To allow us to physically locate game servers, IPs must be assigned by MAC address. To avoid running two instances of dhcpd, we are statically assigning the secondary external IP addresses via dhcpd.

we need to define a custom dhcp option in the global section to pass the second IP to the client. This statement creates an option called second-ip of type ip-address:

option second-ip code 187 = ip-address;
this is the host stanza that defines the host name, and both IP addresses based on the MAC address of the second interface (eth1)
host server1 {
                hardware ethernet ab:cd:ef:12:34:56;
                option host-name "";
                option second-ip;

DHCP Client

To assign the secondary IP and default route, we needed to use the ISC DHCP client's exit-hooks feature

the second-ip option must be defined in /etc/dhclient.conf, and the option name needs to be added to the 'request' statement

option second-ip code 187 = ip-address;

request subnet-mask, broadcast-address, time-offset, routers,
        domain-name, domain-name-servers, host-name, second-ip;

/usr/local/etc/dhclient-exit-hooks is also used, to configure a few machine-specific commands. This is where the external IP is assigned

#configure second IP address
ifconfig eth0 ${new_second_ip} netmask broadcast up
#change the default route to the external network
/sbin/ip route del default via dev eth1
/sbin/ip route add via dev eth0
#update the Nagios NRPE client to only listen on the internal interface, and start the daemon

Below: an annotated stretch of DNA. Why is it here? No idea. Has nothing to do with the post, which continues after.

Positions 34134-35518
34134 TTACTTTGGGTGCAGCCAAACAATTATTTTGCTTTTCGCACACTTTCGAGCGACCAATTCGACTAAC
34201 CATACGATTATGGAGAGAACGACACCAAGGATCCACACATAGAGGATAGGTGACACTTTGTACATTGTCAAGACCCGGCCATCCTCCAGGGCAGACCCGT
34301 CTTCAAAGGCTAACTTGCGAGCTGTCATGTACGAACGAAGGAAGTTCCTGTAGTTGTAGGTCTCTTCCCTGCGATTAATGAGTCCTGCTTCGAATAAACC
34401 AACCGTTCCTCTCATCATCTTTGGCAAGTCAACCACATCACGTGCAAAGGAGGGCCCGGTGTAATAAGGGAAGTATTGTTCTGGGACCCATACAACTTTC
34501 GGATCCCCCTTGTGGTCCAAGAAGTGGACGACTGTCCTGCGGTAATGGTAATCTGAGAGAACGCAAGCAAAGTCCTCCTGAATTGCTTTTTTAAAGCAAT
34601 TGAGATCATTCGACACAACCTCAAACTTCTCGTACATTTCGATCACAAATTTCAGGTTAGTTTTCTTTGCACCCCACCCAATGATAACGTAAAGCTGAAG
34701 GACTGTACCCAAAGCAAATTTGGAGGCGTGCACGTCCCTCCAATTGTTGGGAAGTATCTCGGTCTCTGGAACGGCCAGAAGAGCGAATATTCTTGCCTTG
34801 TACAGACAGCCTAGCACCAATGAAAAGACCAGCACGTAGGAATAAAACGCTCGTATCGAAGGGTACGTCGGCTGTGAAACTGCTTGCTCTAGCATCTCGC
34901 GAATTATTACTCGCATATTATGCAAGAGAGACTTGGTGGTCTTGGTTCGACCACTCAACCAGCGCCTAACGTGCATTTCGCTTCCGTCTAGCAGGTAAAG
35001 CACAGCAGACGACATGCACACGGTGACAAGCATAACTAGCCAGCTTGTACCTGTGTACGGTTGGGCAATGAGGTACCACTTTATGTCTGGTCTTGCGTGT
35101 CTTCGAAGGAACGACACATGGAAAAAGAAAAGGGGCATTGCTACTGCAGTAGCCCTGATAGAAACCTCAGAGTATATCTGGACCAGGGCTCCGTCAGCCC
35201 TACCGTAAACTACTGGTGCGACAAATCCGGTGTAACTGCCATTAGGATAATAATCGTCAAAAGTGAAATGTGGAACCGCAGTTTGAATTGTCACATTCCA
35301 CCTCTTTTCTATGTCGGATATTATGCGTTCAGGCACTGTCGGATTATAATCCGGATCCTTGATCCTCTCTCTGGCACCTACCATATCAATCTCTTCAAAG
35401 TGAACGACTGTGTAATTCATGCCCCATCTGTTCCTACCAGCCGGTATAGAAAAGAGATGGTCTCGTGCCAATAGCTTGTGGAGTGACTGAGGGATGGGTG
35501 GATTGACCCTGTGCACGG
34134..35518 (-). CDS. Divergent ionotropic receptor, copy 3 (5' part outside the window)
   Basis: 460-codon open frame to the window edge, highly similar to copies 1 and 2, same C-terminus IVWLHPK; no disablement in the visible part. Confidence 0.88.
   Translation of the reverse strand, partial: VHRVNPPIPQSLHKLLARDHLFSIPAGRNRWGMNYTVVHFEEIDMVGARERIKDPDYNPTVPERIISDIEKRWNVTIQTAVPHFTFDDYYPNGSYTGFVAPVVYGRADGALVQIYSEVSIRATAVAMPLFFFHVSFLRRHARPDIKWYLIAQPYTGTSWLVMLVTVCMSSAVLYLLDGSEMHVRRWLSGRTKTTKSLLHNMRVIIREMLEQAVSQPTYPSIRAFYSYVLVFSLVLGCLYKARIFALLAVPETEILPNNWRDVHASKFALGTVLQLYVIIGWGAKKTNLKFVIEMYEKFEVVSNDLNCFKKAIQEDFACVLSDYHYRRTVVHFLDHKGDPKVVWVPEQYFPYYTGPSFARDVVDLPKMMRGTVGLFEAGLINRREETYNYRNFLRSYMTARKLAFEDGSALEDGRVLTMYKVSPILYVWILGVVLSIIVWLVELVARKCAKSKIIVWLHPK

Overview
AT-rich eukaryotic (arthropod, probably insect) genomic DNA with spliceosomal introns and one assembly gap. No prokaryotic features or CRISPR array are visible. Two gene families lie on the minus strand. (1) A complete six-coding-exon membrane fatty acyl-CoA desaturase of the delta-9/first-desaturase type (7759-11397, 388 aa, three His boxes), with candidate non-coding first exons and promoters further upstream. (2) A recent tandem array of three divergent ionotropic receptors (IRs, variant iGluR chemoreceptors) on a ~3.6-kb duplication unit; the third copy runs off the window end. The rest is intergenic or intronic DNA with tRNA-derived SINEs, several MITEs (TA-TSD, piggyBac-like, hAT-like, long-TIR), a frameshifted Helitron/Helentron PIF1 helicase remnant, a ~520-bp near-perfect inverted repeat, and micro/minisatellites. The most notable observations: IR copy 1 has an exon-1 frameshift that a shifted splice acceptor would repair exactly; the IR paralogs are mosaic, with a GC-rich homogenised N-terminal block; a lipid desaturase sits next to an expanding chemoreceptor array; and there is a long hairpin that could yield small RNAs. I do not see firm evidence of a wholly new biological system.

sed -i "s/server_address=.*/server_address=${new_ip_address}/g" /usr/local/etc/nagios/nrpe.cfg
#set the hostname based on the one received from DHCP
/usr/bin/sethostname ${new_host_name}
/usr/local/sbin/nrpe -c /usr/local/etc/nagios/nrpe.cfg -d &

TFTP Server

the tftp server must be installed and running. In our case, we updated it to serve files out of /tftpboot, but the default config should work fine. Any files served must be world-readable

PXELinux Config

The PXELinux bootloader's default config is located  at /tftpboot/pxelinux.cfg/default. Similar to a Grub config file, you specify paths for the kernel, initial ramdisk, and any arguments to pass to the kernel.

All paths are relative to the tftp server's location. For example: /file.txt will have a full path of /tftpboot/file.txt

#this specifies which kernel is the default
LABEL linux
#this specifies the relative path of the kernel
KERNEL /vmlinuz64
#this specifies the relative path of the initial ramdisk
INITRD /core.hts.gz
#kernel arguments are specified here
APPEND base nodhcp cron

the PXELinux config can get significantly more advanced - this is a very straightforward example

Log Management

rsyslog is used to collect logs from the PXE booted servers, since they have no local storage. It is installed by default on ubuntu, but needs modification to enable it to listen for other machines.

in /etc/rsyslog.conf, these lines must be uncommented to enable listening on TCP and UDP port 514:

# provides UDP syslog reception
$ModLoad imudp
$UDPServerRun 514

# provides TCP syslog reception
$ModLoad imtcp
$InputTCPServerRun 514

We added the following config to /etc/rsyslog.conf to sort logs into different files, based on the hostname of the sending machine:

$template DynaFile,"/var/log/remote/%HOSTNAME%.log"
*.* -?DynaFile

the game server software running on the server1 machines uses the logger command to send errors to the syslog host using the local0 facility. rsyslog will then separate out these messages into their own files, to make sure they get noticed.

if $syslogfacility-text == 'local0' and $hostname == 'server1' and $programname == 'master' then /var/log/remote/server1-err.log

if $syslogfacility-text == 'local0' and $hostname == 'server2' and $programname == 'master' then /var/log/remote/server2-err.log

if $syslogfacility-text == 'local0' and $hostname == 'server3' and $programname == 'master' then /var/log/remote/server3-err.log